David energetically fought his battle with illness but sadly the war was lost. For David, that battle was less than one percent of his lifetime. Let’s remember the seventy plus years that he enjoyed and recall, as I do, the happy lifetime that he had.

A spirited and gifted man, a great musician, a friend. May you rest in peace.


Bruce Ross-Smith

Prelude to a memoir of David Morley, d. April 23, 2019


Blessed is he who visits the world
At his appointed hour.
 
                       Fydor Tyutchev
 
Well, yes, your appointed hour for me
began nearly sixty years ago
in a school common room,
two saplings scaled
from different trees,
uneasy at first
with my Pacific longing,
too far from home
for your Yorkshire heath,
but then it became clear
these weren’t exclusive,
the biting depths
of deep-water coves
on Vancouver Island
could complement
the sifting streams
of Pennine Moors, and did.  
 
In a letter to a Georgian friend
Pasternak understood what then:
“To become attached to places
and to certain times of day,
to trees, to people, to the history
of souls ….”, over time and back
through pine forest beyond birch,
or, for you and me, in Deia,
amidst the olives grafted
across terraces where a poet
whispered to his Goddess:
stay silent until the moon
stands down, the mystery
of souls mustn’t face a full sun.
 
Too obscure when in a tiny theatre
in Lancaster we drank vodka
at the end of your performances
as Roland in MacNeice’s The Dark Tower,
cometh the man, cometh the hour,
as the trumpet sounded across
Morecambe Bay, your university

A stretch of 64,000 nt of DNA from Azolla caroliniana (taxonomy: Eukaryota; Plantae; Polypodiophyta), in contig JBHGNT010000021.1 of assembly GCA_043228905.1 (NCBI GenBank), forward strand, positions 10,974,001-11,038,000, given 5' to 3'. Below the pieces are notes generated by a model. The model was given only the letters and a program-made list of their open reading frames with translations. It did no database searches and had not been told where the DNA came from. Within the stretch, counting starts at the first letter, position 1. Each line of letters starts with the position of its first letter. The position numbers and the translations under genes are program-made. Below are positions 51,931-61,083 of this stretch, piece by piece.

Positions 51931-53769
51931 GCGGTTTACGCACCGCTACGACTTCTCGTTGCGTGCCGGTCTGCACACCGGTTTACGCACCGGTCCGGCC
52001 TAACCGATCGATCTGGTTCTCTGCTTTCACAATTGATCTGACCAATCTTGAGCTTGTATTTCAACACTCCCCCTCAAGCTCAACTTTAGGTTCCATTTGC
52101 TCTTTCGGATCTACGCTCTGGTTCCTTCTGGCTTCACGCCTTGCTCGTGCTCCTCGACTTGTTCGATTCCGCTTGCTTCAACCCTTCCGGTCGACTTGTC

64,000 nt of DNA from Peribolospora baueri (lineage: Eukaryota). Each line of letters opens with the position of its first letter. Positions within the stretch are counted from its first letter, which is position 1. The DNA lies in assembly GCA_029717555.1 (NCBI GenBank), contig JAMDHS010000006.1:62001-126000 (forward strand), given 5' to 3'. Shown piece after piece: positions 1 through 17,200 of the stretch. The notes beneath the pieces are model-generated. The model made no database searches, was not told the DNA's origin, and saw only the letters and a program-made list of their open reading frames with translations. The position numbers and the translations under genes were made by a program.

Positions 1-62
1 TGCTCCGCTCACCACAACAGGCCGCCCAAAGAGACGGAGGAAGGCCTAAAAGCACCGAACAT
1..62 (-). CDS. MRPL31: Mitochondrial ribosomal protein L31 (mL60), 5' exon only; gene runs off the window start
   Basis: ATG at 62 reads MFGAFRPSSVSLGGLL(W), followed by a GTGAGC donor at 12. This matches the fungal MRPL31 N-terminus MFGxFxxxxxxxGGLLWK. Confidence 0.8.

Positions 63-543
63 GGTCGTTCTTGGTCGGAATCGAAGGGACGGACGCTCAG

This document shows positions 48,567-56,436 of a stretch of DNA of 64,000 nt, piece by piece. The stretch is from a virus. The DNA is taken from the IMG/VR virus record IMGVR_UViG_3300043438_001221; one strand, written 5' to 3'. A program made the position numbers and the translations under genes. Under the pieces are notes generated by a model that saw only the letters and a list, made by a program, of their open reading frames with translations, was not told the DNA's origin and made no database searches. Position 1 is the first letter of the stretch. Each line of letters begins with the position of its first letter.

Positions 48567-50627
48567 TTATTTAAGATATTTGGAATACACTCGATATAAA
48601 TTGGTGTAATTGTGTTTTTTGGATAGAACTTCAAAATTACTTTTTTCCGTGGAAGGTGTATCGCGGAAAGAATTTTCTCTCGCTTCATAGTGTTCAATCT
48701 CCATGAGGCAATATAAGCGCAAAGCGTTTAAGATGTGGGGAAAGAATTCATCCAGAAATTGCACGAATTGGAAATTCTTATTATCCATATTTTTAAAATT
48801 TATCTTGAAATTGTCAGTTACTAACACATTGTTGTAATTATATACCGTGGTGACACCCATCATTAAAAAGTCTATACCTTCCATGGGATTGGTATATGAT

a building site a dead distance away.
 
Later in Prague with Ladislav Smocek,
the playwright’s words brokered
your skills as an intuitive linguist,
so much said in the words
of the dangerously read
in a flat in the rooftops
to which whisperers,
for a while Havel, had fled.
 
So much yet to come, Berne,
London, Moscow, Oxford,
typographies of hope
not lost today when news
of your death rings through
this night, Holy Week soon
in the different calendars
of your life wings Amen
to our eldest, your godson
to whom you gifted an icon
for Pasternak’s streaming of souls,
a better reckoning for the sake
of counting the remembered,
voices willed with ease
through the still points of all we
knew and know, too abstract this
for you and your family and for me
in the channels of first dreaming,
back at school in dormitories
too public for deep thought,
learning to lie well the best
 thing we taught ourselves, ‘Semper
ad Coelestia’ … always to the heavens
our motto, a good guide for all reasons as
we marched across the road from the Duke
of Portland’s place, about face.
 
Still too obscure when the concrete is real,
in chapel a semblance of proof fleeting
for sure, every moment now a movement
towards more.              

    

John Harrison

My own memories of David stretch back roughly 10 years, when I got to know him in the many BBC events that were being held in Moscow. David always showed respect for other people’s differing points of views. The depth of his understanding of what was happening internationally, in fact about everything anywhere quite honestly impressed me greatly.

Quite apart from all of his social skills he was an excellent writer, and his contributions to the magazine: ‘Moscow expat Life’, published by his close friend Kim Waddoup displayed his many diverse interests (see his interview with Yuri ((George)) Stikhanovhttp://www.moscowexpatlife.ru/2016/03/soviet-rock-story-contrasting-worlds/) for example.

Perhaps my fondest memory of David was when he gave a speech at ‘English language Evenings’ at the Chekhov library in Moscow, in November 2017. He taught us summat, er, well, Yorkshire. Flippin ‘eck and if ivver tha does owt fer nowt – Allus do it fer thissen. He had us all speaking Yorkshire before the night was out. We all miss you David. Rest in peace.